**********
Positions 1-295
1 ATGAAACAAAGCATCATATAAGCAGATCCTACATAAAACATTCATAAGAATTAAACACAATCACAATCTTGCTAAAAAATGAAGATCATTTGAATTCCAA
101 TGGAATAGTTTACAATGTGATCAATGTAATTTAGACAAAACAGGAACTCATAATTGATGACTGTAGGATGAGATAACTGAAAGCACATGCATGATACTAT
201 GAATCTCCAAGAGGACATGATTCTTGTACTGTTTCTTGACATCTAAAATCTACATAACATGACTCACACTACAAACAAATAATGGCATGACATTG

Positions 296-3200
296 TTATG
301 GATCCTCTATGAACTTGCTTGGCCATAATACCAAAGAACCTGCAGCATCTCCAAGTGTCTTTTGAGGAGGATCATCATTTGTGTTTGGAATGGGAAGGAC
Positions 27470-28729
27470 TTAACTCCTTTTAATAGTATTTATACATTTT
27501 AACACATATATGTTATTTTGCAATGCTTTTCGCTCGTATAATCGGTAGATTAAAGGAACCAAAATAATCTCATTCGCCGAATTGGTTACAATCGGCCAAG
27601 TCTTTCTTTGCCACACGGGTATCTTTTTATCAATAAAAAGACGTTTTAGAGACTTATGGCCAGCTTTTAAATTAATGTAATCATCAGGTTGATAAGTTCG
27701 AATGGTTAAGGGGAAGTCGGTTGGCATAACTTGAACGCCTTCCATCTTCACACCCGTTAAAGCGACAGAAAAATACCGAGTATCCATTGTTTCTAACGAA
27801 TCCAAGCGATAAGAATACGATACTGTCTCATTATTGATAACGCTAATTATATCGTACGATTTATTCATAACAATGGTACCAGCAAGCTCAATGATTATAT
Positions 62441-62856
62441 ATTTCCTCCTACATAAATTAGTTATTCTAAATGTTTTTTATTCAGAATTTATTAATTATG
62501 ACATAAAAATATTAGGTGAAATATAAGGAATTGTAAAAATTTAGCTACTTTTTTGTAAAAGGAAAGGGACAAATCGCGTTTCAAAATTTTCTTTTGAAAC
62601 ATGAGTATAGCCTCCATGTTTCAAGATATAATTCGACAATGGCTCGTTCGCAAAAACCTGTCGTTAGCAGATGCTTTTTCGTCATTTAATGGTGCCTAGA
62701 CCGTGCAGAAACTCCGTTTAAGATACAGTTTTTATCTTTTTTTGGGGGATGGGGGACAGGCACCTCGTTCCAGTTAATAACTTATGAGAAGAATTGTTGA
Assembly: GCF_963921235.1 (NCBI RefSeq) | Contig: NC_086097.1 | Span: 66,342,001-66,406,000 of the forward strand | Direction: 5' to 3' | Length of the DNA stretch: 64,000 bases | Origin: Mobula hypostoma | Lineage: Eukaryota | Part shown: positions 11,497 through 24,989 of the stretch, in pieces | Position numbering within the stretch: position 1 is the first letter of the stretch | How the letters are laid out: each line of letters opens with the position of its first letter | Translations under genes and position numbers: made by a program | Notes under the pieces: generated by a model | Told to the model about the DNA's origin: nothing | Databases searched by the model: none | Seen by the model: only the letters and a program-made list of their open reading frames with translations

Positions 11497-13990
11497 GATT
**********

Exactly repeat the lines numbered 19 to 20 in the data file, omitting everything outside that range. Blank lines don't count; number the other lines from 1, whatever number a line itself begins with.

Assembly: GCF_963921235.1 (NCBI RefSeq) | Contig: NC_086097.1 | Span: 66,342,001-66,406,000 of the forward strand | Direction: 5' to 3' | Length of the DNA stretch: 64,000 bases | Origin: Mobula hypostoma | Lineage: Eukaryota | Part shown: positions 11,497 through 24,989 of the stretch, in pieces | Position numbering within the stretch: position 1 is the first letter of the stretch | How the letters are laid out: each line of letters opens with the position of its first letter | Translations under genes and position numbers: made by a program | Notes under the pieces: generated by a model | Told to the model about the DNA's origin: nothing | Databases searched by the model: none | Seen by the model: only the letters and a program-made list of their open reading frames with translations

Positions 11497-13990